Friday, July 25, 2014

Gaining no traction in the race for the R nomination for governor, Andrew Thomas gets his "mean and petty" on

From RealClearPolitics, a summary of polling data for the race for the Republican nomination for governor of AZ -

Obviously, there have been some shake ups in the race over time, and the pollster and the polling universe apparently make a difference in the results, but one thing has remained clear regardless of date, methodology or the conductor of the polls in question:

Andrew Thomas is well on his way to becoming just another electoral footnote (couldn't, and probably wouldn't, happen to a nicer guy).

So he has decided to attract some attention to himself (hey - it's working; I'm writing about him, aren't I? :) ) by publishing a "border plan" that can be best summed up as the "hate sampler" plan.

His "plan" is to mobilize 3000 members of the Arizona National Guard, build a fence along the border with Mexico or across the middle of the state (or both, that isn't really clear), cut funding for social safety net programs to pay for it all, roll back restoration of AHCCCS eligibility to levels previously approved by the voters of Arizona, conscript those people who still receive benefits from those programs into "community service" (his word; my word for it is "slavery"), and enact some unspecified "judicial reform" to rid him the state of "activist judges" (a group that the disbarred Thomas despises even more than he despises immigrants).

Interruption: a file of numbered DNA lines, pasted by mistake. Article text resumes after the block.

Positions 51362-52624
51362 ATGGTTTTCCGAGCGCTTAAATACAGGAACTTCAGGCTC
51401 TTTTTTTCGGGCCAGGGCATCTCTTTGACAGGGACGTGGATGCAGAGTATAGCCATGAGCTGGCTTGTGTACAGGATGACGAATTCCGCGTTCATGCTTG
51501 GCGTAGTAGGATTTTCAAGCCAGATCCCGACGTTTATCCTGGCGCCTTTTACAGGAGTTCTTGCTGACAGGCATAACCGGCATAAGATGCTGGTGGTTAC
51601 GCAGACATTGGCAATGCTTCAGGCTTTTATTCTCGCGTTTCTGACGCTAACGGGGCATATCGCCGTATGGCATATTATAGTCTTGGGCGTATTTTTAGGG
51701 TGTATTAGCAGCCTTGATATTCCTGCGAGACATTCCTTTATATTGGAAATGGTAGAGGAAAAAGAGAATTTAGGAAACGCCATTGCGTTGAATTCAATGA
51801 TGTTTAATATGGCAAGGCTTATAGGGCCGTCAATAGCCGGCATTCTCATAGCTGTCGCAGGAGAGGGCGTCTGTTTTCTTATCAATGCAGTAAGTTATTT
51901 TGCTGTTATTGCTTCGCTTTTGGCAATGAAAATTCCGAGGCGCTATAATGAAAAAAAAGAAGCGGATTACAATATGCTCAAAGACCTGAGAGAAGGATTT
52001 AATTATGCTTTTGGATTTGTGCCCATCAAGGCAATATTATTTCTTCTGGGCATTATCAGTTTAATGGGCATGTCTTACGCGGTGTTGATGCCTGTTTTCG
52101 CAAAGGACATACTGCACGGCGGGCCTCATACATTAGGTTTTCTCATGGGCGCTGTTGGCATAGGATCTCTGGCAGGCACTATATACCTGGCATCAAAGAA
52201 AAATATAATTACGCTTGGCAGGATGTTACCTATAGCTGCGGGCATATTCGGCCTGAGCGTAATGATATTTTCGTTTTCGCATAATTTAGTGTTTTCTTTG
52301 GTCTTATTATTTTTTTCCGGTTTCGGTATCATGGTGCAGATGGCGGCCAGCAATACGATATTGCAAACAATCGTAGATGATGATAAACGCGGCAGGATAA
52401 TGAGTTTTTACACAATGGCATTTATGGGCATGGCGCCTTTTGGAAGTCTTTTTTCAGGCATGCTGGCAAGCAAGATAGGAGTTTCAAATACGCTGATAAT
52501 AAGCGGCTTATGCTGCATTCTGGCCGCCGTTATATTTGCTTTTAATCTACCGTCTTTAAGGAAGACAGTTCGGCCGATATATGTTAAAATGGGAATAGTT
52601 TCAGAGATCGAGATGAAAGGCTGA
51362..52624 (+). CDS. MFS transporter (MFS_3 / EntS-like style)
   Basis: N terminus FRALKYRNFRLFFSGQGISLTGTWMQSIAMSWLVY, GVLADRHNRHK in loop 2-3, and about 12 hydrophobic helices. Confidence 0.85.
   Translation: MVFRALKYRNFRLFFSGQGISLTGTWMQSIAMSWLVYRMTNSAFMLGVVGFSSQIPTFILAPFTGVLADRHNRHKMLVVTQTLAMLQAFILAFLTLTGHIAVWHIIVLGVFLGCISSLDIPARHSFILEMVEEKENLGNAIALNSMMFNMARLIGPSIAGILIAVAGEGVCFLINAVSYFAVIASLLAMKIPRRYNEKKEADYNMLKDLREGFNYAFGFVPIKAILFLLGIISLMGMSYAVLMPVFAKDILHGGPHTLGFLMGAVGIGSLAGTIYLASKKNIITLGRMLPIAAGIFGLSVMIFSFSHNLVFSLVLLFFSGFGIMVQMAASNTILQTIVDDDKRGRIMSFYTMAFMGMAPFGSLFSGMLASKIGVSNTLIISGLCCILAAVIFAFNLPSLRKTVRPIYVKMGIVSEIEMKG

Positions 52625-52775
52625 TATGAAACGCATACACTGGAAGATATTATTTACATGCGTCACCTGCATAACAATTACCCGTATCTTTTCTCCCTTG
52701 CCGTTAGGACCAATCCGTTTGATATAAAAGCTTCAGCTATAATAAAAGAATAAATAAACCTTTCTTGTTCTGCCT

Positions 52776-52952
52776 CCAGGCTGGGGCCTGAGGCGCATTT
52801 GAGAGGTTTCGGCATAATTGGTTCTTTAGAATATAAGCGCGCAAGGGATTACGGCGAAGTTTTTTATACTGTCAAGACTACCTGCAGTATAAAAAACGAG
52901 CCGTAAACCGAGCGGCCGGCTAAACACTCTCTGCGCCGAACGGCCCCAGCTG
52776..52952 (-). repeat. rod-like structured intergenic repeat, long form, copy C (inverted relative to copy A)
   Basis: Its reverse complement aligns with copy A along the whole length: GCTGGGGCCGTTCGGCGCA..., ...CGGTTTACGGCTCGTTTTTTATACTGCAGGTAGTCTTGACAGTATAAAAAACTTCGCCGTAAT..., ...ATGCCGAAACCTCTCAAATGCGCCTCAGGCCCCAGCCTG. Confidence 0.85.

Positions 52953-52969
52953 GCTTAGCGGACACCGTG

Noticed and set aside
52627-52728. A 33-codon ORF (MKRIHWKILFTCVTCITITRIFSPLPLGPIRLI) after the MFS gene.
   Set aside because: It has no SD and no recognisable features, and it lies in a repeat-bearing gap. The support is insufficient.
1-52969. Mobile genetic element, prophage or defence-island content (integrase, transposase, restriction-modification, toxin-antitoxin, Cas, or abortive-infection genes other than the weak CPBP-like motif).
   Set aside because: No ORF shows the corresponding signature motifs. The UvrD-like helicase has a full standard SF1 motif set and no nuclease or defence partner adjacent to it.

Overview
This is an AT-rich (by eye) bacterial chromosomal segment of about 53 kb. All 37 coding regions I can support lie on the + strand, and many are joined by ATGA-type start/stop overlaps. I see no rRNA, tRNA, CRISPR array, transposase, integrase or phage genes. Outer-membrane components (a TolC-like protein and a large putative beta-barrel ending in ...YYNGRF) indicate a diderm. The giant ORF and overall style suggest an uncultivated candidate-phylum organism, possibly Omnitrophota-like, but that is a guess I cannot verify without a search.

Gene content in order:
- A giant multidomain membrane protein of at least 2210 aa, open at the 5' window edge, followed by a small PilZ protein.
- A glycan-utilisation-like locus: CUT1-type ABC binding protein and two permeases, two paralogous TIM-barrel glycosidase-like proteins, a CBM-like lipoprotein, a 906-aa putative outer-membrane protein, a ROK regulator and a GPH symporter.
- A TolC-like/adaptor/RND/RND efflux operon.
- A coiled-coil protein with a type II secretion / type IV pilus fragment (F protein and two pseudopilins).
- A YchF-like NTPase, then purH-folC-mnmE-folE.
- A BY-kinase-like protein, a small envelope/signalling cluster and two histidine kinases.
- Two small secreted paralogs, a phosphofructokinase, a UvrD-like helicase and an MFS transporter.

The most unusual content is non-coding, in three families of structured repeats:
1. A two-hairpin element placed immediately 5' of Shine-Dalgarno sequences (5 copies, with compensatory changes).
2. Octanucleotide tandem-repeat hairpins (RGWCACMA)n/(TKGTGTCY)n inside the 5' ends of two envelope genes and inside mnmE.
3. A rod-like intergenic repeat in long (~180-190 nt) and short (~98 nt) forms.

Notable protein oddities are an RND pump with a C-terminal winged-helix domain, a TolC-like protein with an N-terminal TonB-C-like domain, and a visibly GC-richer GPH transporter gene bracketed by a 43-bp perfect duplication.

Kind of reminds me of 2010 when Barry Wong, then a Republican candidate for the Arizona Corporation Commission, looked at his poll numbers the R primary (perhaps not so coincidentally, at pretty much the same point in the cycle), and announced his plan to have utilities check the immigration status of their customers, and to have them shut off service to any customers who couldn't prove legal status.

The mean and petty turn by Wong didn't help - Wong came in third in the three-way race for the two nominations, by over 100,000 votes (in a race where 300,000 won a nomination).

Thomas may finish above last place in the six-way race that he finds himself in, but I expect that the candidate who finishes in third place will be looking down at Thomas.

In an R primary, "mean and petty" will *help* a candidacy (especially in a primary), but it won't *save* a candidacy (see: Wong's example).

The simple fact is that in AZGOP circles, "mean and petty" no longer stands out because almost all of their candidates go there.

Shamelessly and enthusiastically.

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